Frequently Asked Questions

The Sacramento River Settlement Contractors (SRSC) was established prior to construction of the Central Valley Project (CVP) and Shasta Dam, to protect and preserve members’ water rights. SRSC is a 501(c) (6) nonprofit mutual benefit corporation organized under the California Nonprofit Mutual Benefit Corporation Law.

The Sacramento River Settlement Contractors (SRSC) include 145 agricultural and municipal senior water rights holders in the Sacramento Valley. These individual property owners, irrigation and reclamation districts and mutual water companies throughout the region hold pre-1914 appropriative water rights on the Sacramento River.

The five largest members are Glenn-Colusa Irrigation District, Reclamation District 108, Sutter Mutual Water Company, Anderson-Cottonwood Irrigation District and Natomas Central Mutual Water Company. Each holds rights to more than 120,000 acre-feet of water each year.

The complete Sacramento River Settlement Contractors Corporation Member list can be found here.

During the 1930s, the United States Bureau of Reclamation began exploring the need for canals to deliver much-needed water to sustain people and farms in the Central Valley. Since the Central Valley Project would use the Sacramento River to convey water from Lake Shasta, it required the cooperation of water rights holders along the river. Following nearly two decades of negotiation, more than 100 agricultural and municipal senior water rights holders in the Sacramento Valley collectively reached agreements with state and federal officials to protect these senior water rights. The Sacramento River Settlement Contracts were first signed in 1964, covering a 40-year term. The contracts were renewed for a second 40-year term in 2005.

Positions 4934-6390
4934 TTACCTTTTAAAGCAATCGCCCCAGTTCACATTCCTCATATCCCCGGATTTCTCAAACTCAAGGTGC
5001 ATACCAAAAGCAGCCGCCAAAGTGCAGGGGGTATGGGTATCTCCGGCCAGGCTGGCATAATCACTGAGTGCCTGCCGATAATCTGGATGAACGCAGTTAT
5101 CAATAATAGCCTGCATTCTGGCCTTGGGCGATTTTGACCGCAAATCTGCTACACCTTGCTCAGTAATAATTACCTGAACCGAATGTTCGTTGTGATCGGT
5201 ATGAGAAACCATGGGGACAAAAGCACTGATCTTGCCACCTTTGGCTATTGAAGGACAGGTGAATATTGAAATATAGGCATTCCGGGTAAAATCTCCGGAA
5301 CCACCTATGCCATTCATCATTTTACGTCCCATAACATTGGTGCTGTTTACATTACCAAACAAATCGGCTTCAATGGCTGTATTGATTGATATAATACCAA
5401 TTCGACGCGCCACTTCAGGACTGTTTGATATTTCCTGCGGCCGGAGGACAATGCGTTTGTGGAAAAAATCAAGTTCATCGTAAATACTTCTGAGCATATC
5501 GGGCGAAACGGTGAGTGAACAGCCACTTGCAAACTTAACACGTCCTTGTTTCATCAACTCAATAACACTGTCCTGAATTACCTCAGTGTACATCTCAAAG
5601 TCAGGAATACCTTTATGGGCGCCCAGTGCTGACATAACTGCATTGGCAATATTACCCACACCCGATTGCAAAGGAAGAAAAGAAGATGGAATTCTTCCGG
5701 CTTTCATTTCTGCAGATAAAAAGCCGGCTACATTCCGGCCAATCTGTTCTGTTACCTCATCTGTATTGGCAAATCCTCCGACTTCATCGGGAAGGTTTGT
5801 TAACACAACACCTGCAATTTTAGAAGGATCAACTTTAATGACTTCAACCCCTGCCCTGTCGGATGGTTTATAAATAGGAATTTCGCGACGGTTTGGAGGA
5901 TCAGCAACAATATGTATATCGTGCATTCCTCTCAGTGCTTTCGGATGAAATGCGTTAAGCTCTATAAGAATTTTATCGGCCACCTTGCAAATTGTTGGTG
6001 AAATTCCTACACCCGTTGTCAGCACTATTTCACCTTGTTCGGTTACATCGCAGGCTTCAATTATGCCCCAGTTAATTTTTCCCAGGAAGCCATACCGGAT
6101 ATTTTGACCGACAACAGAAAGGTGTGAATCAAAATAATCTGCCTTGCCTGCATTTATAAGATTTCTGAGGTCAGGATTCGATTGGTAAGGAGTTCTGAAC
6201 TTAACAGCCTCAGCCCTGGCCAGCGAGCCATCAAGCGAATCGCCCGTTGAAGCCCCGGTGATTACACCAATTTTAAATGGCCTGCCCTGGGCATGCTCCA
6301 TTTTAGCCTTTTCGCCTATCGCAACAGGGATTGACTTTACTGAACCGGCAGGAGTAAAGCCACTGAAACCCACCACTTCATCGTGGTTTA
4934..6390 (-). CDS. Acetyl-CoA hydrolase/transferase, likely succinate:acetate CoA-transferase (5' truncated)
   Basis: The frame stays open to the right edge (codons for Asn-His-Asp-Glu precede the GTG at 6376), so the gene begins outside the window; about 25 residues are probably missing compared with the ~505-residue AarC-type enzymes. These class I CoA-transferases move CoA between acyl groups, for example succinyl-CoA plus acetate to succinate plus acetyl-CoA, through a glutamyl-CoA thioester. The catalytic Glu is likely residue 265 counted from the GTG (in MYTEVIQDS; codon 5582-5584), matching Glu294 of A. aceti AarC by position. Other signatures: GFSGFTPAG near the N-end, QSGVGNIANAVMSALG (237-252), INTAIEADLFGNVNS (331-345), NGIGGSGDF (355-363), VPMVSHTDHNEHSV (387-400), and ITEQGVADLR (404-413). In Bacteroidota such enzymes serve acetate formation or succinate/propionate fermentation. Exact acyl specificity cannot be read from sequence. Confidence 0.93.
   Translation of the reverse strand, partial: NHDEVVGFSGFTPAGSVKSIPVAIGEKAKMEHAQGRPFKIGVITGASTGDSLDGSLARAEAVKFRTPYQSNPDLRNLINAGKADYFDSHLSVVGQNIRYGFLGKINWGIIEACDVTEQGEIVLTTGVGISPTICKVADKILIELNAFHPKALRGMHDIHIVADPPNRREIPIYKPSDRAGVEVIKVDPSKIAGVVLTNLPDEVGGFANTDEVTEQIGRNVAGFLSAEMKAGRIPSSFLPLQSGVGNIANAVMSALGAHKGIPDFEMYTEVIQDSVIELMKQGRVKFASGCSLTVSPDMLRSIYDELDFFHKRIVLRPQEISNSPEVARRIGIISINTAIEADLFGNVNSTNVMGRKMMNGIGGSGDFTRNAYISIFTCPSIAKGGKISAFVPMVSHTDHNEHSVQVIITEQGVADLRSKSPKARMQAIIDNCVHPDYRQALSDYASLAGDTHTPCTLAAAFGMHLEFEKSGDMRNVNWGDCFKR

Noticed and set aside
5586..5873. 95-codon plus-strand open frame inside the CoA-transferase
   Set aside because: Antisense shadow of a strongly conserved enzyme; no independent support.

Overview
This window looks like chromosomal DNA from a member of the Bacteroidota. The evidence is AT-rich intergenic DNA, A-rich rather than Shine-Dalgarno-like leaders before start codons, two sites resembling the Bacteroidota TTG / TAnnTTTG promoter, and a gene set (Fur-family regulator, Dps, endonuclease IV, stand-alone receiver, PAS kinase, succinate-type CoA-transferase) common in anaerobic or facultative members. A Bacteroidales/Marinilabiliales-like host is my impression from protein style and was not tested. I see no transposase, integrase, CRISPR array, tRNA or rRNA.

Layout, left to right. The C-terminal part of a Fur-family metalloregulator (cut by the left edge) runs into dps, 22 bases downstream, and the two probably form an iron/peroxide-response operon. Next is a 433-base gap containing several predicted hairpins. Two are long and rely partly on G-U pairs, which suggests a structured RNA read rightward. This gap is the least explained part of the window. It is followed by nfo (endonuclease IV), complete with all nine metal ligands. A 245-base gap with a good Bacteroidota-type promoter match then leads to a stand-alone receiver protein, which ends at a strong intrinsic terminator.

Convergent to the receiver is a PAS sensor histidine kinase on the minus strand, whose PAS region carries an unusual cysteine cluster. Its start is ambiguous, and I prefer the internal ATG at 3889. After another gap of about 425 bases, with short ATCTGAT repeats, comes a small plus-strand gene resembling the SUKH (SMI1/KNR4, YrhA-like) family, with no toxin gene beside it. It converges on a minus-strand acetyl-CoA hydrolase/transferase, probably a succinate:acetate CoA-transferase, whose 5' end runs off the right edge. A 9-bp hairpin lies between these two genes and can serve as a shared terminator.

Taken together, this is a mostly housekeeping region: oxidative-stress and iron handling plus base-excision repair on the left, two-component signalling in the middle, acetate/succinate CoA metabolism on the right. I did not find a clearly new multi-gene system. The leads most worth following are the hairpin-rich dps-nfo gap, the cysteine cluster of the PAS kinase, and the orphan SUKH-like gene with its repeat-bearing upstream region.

SRSC protects the interests and water supplies of those holding Sacramento River Settlement Contracts, which were established with the U.S. Bureau of Reclamation to identify how much water contractors can divert from the Sacramento River. SRSC also manages water resources in the Sacramento Valley for multiple beneficial purposes, including water for cities, rural communities, farms, fish and wildlife and their habitats.

Additionally, the SRSC develops river restoration projects, including habitat enhancement for salmon spawning and rearing, fish screens, fish food production and flow agreements.

The Sacramento River is more than just a source of water. It is a vital part of life across the region, which is made possible with a thriving and vibrant ecosystem. For that reason, SRSC takes an active role in protecting the watershed.

In its role as a steward for the river basin, SRSC responsibly balances the needs of water users and the entire ecosystem. Basin-wide planning helps meet the water supply needs in SRSC members’ service areas, including consideration of new surface water storage and other projects.